From picking the right decision makers to getting the cash, dispute resolution is a minefield - it pays to have clear provisions in place before a project even begins
When finalising a construction contract, the dispute resolution clause can be overlooked. Agreeing the detail of how the project will be delivered can take precedence. However, the possibility that an expensive and time-consuming dispute could arise should never be disregarded. Consequently, provisions for resolving potential disputes should be carefully considered from the outset. It is also important to remember that parties to a construction contract will have the right to refer a dispute to adjudication at any time.
A successful mediation can resolve a dispute in a day. in tough times, getting the cash you are owed quickly can be crucial
Notwithstanding this, when considering the dispute resolution clause the first step is to determine the forum that will be most suitable to resolve a dispute. The key is to keep the dispute resolution clause as simple as possible with maximum flexibility, so it is a useful tool to resolve issues on the project, whatever these may be.
Options include litigation, arbitration, expert determination, adjudication and forms of alternative dispute resolution such as mediation. Which forum will be suitable will depend on a number of factors:
- Ongoing relationship. If parties want to maintain their future working relationship, it is important to take an amicable approach to resolving disputes. Negotiation or mediation should be considered at least as a first step.
- Time. Adjudication is a quick way to resolve a dispute, with an enforceable decision within 28 days. Arbitration and litigation can take months or even years to conclude. A successful mediation can resolve a dispute within a day. When times are tough, getting the cash you are owed quickly can be crucial.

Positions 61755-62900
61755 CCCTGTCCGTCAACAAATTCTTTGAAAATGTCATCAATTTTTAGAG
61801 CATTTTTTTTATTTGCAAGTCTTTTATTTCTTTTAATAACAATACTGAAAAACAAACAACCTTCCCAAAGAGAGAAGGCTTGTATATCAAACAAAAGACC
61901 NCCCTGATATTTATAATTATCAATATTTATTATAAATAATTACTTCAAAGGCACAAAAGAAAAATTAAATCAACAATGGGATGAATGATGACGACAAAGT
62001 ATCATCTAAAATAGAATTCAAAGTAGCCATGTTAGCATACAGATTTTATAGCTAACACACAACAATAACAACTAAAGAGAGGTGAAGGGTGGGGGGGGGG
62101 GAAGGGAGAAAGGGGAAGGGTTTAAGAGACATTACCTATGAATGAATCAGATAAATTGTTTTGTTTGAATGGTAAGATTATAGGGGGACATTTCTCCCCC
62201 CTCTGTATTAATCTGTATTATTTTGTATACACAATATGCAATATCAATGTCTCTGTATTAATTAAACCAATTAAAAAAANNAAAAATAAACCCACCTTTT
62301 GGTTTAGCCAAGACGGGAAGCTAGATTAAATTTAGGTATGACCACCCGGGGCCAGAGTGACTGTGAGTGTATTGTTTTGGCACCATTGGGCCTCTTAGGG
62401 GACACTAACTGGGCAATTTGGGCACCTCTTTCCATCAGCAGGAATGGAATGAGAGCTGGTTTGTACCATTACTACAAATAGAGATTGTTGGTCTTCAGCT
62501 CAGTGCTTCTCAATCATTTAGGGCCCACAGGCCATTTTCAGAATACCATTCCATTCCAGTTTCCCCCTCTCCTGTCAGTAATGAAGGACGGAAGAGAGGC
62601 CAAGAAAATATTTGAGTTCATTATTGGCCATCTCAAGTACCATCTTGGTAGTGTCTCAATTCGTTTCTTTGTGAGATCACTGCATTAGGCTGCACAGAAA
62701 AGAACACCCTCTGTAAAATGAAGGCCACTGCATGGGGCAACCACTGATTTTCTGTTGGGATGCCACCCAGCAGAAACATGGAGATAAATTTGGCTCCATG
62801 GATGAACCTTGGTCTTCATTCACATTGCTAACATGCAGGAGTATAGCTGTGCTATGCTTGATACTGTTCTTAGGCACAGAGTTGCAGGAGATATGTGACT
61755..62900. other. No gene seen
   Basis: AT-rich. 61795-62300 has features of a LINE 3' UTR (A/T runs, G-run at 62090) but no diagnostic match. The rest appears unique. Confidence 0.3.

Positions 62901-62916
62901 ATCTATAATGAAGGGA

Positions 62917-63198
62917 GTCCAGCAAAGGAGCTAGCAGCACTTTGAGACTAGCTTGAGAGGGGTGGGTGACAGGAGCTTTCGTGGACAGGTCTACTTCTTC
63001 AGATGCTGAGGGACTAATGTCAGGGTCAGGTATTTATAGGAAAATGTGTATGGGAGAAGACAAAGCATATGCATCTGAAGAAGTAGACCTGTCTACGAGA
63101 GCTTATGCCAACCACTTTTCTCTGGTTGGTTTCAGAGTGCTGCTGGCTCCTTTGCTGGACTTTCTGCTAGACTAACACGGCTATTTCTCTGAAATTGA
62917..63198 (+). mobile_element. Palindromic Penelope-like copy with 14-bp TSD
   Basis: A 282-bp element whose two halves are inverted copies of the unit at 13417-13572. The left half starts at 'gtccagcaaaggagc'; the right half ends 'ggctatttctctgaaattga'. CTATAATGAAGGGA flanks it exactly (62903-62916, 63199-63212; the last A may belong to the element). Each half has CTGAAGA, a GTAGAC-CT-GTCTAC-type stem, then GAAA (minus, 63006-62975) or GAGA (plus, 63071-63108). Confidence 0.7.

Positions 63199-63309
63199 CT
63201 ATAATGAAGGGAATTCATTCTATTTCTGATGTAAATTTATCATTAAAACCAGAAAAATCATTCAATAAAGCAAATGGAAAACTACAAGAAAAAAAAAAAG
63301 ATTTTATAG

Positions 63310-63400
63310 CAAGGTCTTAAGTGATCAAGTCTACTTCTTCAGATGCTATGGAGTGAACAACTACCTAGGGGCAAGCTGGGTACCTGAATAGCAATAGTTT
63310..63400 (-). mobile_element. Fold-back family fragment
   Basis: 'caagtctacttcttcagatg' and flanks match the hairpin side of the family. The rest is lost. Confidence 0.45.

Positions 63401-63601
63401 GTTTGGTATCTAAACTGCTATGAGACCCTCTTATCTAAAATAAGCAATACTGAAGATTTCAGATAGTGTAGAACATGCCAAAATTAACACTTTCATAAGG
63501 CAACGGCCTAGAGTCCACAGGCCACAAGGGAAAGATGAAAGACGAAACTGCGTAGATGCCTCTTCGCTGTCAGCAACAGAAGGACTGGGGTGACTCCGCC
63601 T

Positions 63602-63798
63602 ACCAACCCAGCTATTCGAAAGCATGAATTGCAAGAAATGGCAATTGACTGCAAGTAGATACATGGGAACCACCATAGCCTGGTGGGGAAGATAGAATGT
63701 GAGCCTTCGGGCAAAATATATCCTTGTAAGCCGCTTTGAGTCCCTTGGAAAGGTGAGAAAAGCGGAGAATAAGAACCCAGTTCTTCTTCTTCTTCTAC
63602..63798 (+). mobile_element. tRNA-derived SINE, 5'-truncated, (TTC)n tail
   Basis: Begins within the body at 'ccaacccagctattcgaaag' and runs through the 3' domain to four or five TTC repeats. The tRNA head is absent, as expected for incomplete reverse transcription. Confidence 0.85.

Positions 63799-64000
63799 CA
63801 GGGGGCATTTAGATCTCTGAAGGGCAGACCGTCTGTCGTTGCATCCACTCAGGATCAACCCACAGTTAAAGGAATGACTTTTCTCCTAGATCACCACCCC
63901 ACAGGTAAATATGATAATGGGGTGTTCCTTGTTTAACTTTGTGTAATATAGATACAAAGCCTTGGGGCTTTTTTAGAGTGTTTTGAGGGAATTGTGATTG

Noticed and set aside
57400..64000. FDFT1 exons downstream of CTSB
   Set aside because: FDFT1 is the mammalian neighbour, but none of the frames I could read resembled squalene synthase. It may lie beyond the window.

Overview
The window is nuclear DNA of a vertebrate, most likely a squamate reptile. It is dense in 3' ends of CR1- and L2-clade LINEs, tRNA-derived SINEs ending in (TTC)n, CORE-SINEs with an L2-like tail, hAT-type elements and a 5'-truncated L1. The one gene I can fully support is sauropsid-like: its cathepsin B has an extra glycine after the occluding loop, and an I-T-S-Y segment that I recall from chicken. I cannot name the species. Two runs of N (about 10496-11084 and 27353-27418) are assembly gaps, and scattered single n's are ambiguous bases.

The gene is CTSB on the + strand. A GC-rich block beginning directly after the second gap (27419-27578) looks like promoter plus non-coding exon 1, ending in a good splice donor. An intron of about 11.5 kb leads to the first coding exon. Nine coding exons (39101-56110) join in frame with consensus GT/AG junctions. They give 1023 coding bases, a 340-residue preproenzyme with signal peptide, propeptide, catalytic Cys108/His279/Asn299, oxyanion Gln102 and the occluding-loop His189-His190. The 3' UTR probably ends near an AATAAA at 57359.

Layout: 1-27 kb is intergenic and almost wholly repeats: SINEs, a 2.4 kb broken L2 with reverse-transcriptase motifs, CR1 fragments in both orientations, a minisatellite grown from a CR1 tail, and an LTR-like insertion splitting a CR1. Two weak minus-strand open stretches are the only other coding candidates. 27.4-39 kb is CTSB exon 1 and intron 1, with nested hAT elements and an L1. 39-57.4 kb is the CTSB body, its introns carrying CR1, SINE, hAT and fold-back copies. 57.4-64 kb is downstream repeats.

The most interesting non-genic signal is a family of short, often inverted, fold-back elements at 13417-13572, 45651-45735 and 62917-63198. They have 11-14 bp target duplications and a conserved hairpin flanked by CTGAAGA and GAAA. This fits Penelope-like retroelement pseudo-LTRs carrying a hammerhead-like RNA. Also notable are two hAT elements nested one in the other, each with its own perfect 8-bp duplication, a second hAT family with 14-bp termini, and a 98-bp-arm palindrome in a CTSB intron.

- Complexity. Adjudication can resolve matters very quickly but may not be suitable where the issues involved are complex. Adjudication is rough and ready justice.
- Cost. Litigation and arbitration are expensive and these costs may be disproportionate when dealing with simple and low-value disputes. Costs can quickly accumulate in all but the most straightforward adjudications.
- Privacy. It may be critical for a business to ensure disputes involving confidential or sensitive information remain private. Arbitration and adjudication proceedings are private, although in certain circumstances privacy may be lost, for example if the decision is appealed. Mediation is a completely private process and any settlement agreement can also be confidential between the parties.
- Number of parties. Construction disputes often involve multiple parties and the court process has adequate procedures in place to deal with multiple parties and to make a decision on the dispute that will bind them all.
- Decision maker. Disputes may involve complex technical issues or depend on the legal interpretation of a contractual clause. It is imperative that whoever decides your dispute is the best qualified to do so. The quality of judges in the Technology and Construction Court is consistently good, whereas the expertise and experience of arbitrators and adjudicators can vary.
- Prospects of success. Strategy is everything when resolving disputes and careful consideration needs to be given to the strength of your position at the outset. Some forms of dispute resolution such as litigation and arbitration may result in you paying the other side’s costs if you are unsuccessful.
When drafting the dispute resolution clause, ensure it is clear, unambiguous and not overly complex. If a dispute arises, you do not want the additional complication of arguing how the contract has provided for such disputes to be resolved.
Also, be wary of multi-tiered/escalation dispute resolution clauses. If a stage fails to resolve the dispute, the parties move on to the next stage. These clauses often provide that parties must mediate first before a party can litigate or arbitrate. These clauses can lengthen the time it takes to resolve a dispute. Therefore, when using these types of clauses, make sure that compliance with each stage is not too onerous.
It is also important to ensure that all those involved in the project are aware of the mechanism for resolving disputes. A number of cases have demonstrated that the court will strive to uphold the dispute resolution method agreed by the parties - so it is crucial to get this right at the outset.
Andrew Jones is a partner in the construction and engineering team at SNR Denton